- a. Luke presents Simeon as a "just" man, who is also "devout".
- 1) This is as "balanced" as one could hope to be in that the focus is upon both the passivity of the man in respect to his justification and upon the responsibility of the man in respect to his devotion.
- 2) Luke's picture of Simeon is that of an elderly man who has learned to handle the complexities of theology by being sufficiently dependent to be both passive and active.
- b. Luke also presents Simeon as guided by the Holy Spirit in terms of both content of revelation and application of that revelation.
- 1) He knew and believed what was the "word" of God.
- a) He was not one who "believed" he had "heard from God" and then looked about himself to see if there was "confirmation" that his hearing was from God. This is the "typical" approach of the thoughtless: claim to have heard from God and then look for "confirmations" that it is true.
- b) There are no indications from Scripture that God's words are not known as His words to those with whom He speaks.
- c) The biblical exhortation to "confirm" the words as "of God" or not is not given to the utterers, but to the hearers -- because of the deceitfulness of many "utterers". And the method of "confirmation" is correspondence with known revelation and historical reality.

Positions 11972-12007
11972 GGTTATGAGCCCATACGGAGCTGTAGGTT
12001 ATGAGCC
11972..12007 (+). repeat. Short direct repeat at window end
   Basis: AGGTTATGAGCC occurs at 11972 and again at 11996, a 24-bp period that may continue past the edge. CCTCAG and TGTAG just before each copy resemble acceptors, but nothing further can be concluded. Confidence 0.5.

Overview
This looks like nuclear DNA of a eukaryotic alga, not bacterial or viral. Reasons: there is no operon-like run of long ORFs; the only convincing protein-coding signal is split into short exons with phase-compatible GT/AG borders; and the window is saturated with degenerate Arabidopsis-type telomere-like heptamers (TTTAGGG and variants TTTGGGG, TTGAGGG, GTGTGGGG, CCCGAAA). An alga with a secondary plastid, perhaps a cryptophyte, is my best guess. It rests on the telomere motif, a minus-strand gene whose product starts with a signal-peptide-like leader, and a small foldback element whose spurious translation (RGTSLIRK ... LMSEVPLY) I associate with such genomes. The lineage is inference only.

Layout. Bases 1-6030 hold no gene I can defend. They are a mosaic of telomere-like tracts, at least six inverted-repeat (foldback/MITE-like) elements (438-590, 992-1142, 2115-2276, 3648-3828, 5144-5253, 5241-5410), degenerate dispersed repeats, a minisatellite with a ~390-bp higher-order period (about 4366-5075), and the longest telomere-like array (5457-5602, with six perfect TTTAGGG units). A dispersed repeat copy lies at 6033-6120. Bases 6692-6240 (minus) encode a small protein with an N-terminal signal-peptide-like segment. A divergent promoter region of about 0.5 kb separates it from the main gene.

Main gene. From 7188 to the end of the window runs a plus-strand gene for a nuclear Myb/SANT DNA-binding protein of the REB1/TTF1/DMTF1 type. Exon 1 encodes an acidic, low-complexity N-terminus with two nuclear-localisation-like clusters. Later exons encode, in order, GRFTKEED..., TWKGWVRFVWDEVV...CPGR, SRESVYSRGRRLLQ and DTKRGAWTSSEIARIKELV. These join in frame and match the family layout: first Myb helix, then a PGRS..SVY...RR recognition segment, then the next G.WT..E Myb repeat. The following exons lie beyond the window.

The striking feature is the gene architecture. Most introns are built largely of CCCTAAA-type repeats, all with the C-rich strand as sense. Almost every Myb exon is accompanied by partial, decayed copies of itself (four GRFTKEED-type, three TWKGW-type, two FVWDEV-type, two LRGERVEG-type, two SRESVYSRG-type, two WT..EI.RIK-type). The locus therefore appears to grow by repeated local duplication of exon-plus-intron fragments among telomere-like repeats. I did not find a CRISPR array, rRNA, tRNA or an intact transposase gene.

- 2) He knew and understood that Jesus was the One to Whom that word applied.
- a) Consider, for example, the baptizer's witness in John 1:32-34: he, who was filled with the Holy Spirit from his mother's womb, did not have the internal revelation attributed to Simeon.
- b) The fact is that the Bible gives no monolithic "pattern" of the Spirit's activities as to "how", but only as to "result": Simeon "knew" just as clearly as the Baptizer "knew".
- 2. On the other hand, however, he is presented as "remarkable" in the sense of a certain kind of uniqueness.
- a. The point of the record is lost if the Spirit does for all what He did for Simeon.
- b. The implications are huge...
- 1) If we are to understand that the Spirit does for all what He did for Simeon, we have to dismiss several facts...
- a) Simeon's age and the implications of age in respect to spirituality.
- i. Our larger context includes the early, middle, and later actions of Mary as both a warning and a comfort [See 2:19; 8:19-21 in respect to 8:18 within the context of Mark 3:21 and 31-35; and John 19:25].
- ii. The biblical focus upon the necessity of "elders" for proper management of the Church argues against the popular and thoughtless use of Simeon-like examples as a pattern for all.
- b) Simeon's relationship to the Spirit as "upon" rather than "within".
- c) Simeon's uniqueness in the record that has been dominated by methods other than an "upon Him, prophetic mode". His example is the least overt and "compelling", but the most significant in terms of compulsion.
- 2) If we are to understand that the Spirit does not do for all what He did for Simeon, the question is answered...Simeon is not a pattern.